To the Editor:
To this Silliman College alumnus, Yale football game tailgates, especially on the Saturday before Thanksgiving, have been the only large reunions with alumni from all classes and all walks of life. And they are reunions in the best spirit of Yale: the spirit of independence, openness and trust in each other. For many of us, tailgating all day on Game day has become the most vital ritual in maintaining our desire to support and participate in Yale’s future. It requires no advance ticket purchases, no fees, no reservations. It encourages only a love for Yale and old friends.
If the University chose to ban only hard liquor — the most dangerous source of alcohol for young people — from Yale Bowl grounds, I would support it. But the more general restrictions on tailgating and celebrating outside Yale football games ought to be lifted. Those restrictions threaten our ability to continue to form and strengthen friendships with fellow alumni and students in the most wonderful of informal environments.
While I appreciate Dean Trachtenberg’s efforts to ensure the safety of Yale students regarding drinking, I believe they have at times exceeded the administration’s proper role as manager of an academic institution. When I was a student, Yale treated me as an adult. It had an open and non-punitive policy that encouraged proper medical care of its members during the inevitable incidents of alcohol intoxication among its young students. I personally benefited from that policy one drunken night, as a 19-year-old sophomore, when I was taken to Yale-New Haven Hospital for several hours of observation. My informal meeting with Dean Flick later that week in his Silliman office, as well as the brush with my own vulnerability, remain an invaluable learning experience 12 years later.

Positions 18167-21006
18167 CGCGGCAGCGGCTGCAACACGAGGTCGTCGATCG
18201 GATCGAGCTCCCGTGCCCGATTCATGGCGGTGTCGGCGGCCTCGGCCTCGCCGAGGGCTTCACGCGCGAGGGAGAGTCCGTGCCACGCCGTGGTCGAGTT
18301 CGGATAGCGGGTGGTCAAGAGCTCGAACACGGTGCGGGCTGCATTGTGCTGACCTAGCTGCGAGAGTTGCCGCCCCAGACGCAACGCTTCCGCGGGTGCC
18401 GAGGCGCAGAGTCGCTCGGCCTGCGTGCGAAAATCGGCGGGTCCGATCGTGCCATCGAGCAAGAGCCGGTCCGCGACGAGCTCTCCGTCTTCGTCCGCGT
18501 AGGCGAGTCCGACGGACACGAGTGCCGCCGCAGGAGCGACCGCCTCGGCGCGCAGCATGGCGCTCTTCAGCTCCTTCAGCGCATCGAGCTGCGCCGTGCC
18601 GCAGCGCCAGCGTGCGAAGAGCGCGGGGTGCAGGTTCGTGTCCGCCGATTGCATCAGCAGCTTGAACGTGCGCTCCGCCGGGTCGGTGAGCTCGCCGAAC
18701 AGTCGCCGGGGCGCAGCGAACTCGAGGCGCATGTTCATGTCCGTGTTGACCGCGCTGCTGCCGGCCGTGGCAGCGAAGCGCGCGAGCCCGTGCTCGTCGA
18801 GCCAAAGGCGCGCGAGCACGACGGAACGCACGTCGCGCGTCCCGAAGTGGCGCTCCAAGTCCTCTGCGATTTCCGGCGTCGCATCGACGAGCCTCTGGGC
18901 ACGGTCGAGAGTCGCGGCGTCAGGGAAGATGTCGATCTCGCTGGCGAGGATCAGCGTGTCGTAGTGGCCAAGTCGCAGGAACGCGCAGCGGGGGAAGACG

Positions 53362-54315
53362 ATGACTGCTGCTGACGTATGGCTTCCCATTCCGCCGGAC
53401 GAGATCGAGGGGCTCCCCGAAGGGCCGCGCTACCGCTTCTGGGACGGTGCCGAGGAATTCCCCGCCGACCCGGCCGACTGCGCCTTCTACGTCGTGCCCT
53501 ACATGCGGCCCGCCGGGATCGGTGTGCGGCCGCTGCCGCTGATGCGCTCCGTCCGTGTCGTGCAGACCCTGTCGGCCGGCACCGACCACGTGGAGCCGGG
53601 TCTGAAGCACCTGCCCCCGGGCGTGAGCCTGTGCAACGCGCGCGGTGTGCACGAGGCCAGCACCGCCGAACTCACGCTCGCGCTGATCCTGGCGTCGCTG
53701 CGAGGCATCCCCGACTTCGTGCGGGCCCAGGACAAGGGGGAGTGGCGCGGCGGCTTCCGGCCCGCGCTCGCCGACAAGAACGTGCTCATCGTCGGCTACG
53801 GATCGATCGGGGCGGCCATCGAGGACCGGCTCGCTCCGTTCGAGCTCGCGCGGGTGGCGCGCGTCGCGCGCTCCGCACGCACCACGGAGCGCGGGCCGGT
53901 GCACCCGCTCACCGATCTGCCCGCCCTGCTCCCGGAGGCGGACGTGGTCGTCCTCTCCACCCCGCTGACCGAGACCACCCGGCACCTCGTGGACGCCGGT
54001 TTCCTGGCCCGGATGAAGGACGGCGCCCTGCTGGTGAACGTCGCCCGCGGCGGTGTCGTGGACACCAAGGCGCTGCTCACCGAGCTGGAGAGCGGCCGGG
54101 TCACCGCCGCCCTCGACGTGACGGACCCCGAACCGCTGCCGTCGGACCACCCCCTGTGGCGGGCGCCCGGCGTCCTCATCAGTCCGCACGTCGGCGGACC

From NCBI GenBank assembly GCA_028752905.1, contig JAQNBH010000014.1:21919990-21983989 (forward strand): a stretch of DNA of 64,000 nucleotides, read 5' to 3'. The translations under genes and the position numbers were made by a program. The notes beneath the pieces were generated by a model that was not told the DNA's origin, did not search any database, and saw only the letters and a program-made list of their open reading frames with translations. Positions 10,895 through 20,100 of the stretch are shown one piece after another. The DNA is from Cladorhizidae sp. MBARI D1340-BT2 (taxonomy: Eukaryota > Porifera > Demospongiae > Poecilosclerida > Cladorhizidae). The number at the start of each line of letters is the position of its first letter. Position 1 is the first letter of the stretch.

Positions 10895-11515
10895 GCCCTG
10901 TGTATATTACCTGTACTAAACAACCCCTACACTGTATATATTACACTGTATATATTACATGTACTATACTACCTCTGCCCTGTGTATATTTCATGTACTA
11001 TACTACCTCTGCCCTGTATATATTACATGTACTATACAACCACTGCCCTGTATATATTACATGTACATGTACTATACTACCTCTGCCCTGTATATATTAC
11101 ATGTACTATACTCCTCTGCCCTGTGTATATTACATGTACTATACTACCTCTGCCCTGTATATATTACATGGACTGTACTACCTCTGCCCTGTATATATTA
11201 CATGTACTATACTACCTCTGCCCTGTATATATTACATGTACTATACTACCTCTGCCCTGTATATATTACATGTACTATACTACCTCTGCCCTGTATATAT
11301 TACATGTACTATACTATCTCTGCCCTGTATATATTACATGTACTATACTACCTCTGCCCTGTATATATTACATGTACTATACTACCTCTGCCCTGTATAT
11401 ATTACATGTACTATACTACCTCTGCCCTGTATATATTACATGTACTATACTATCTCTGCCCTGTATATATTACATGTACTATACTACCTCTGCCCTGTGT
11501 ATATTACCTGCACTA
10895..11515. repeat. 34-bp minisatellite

I fear that today’s students are being taught to live by external rules, rather than developing their own judgment as I did. And I fear that a Yale student who becomes severely intoxicated today will be less likely to obtain medical care, instead remaining in private danger in a dorm room, as an indirect result of current policies.
Yale did not act as a police entity, nor as a parent figure while I was a student, and the result was an optimal growing experience. My fellow Yalies and I drank beer at Naples if we were so inclined. We went to a few fraternity parties. Some of us got drunk from time to time. We also participated passionately in politics, community service, science, arts and academics. And, through our freedom, we learned to be responsible, independent-minded members of our various communities. I want today’s Yale students to enjoy the same freedom and opportunities that made Yale’s alumni what we are today.
George Stapleton ’96
Nov. 3, 2005